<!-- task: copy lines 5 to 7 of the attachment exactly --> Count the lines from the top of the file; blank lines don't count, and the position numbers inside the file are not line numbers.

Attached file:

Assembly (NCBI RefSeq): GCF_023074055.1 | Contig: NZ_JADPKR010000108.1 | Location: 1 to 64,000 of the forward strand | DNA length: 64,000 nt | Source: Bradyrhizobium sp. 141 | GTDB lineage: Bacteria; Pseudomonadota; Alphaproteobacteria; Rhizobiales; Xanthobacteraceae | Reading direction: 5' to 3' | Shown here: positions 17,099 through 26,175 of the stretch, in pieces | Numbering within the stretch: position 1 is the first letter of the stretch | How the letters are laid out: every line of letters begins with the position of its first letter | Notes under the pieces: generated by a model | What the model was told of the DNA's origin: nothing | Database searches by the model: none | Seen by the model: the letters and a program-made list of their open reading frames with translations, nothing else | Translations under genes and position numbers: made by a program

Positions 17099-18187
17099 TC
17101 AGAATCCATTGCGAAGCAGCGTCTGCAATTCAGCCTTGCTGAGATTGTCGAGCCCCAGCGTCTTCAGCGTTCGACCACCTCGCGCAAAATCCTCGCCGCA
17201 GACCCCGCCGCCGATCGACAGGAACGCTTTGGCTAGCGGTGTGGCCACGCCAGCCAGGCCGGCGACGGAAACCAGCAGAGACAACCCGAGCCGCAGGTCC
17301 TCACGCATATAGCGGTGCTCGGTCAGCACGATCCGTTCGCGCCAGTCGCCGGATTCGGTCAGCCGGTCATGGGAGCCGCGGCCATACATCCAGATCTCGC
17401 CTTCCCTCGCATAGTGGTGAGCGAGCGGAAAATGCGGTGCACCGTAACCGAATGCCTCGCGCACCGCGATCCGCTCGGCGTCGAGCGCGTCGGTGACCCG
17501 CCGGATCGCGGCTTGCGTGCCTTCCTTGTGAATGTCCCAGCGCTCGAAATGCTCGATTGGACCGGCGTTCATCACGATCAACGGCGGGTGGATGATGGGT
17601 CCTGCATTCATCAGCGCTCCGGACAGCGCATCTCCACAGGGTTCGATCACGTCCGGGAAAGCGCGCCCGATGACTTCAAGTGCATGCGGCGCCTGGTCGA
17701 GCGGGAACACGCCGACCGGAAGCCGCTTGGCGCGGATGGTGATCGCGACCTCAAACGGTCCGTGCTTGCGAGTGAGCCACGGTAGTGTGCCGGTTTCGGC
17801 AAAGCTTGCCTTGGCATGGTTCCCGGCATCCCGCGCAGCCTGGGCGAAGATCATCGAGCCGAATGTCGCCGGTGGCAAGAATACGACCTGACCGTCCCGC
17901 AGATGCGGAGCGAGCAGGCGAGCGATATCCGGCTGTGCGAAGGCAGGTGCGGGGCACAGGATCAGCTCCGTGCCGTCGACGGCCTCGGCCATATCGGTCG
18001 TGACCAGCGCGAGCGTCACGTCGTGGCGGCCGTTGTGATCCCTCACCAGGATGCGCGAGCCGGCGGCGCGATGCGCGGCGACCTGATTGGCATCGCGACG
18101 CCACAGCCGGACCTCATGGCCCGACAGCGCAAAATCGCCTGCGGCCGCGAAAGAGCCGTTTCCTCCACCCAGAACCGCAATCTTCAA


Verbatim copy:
17201 GACCCCGCCGCCGATCGACAGGAACGCTTTGGCTAGCGGTGTGGCCACGCCAGCCAGGCCGGCGACGGAAACCAGCAGAGACAACCCGAGCCGCAGGTCC
17301 TCACGCATATAGCGGTGCTCGGTCAGCACGATCCGTTCGCGCCAGTCGCCGGATTCGGTCAGCCGGTCATGGGAGCCGCGGCCATACATCCAGATCTCGC
17401 CTTCCCTCGCATAGTGGTGAGCGAGCGGAAAATGCGGTGCACCGTAACCGAATGCCTCGCGCACCGCGATCCGCTCGGCGTCGAGCGCGTCGGTGACCCG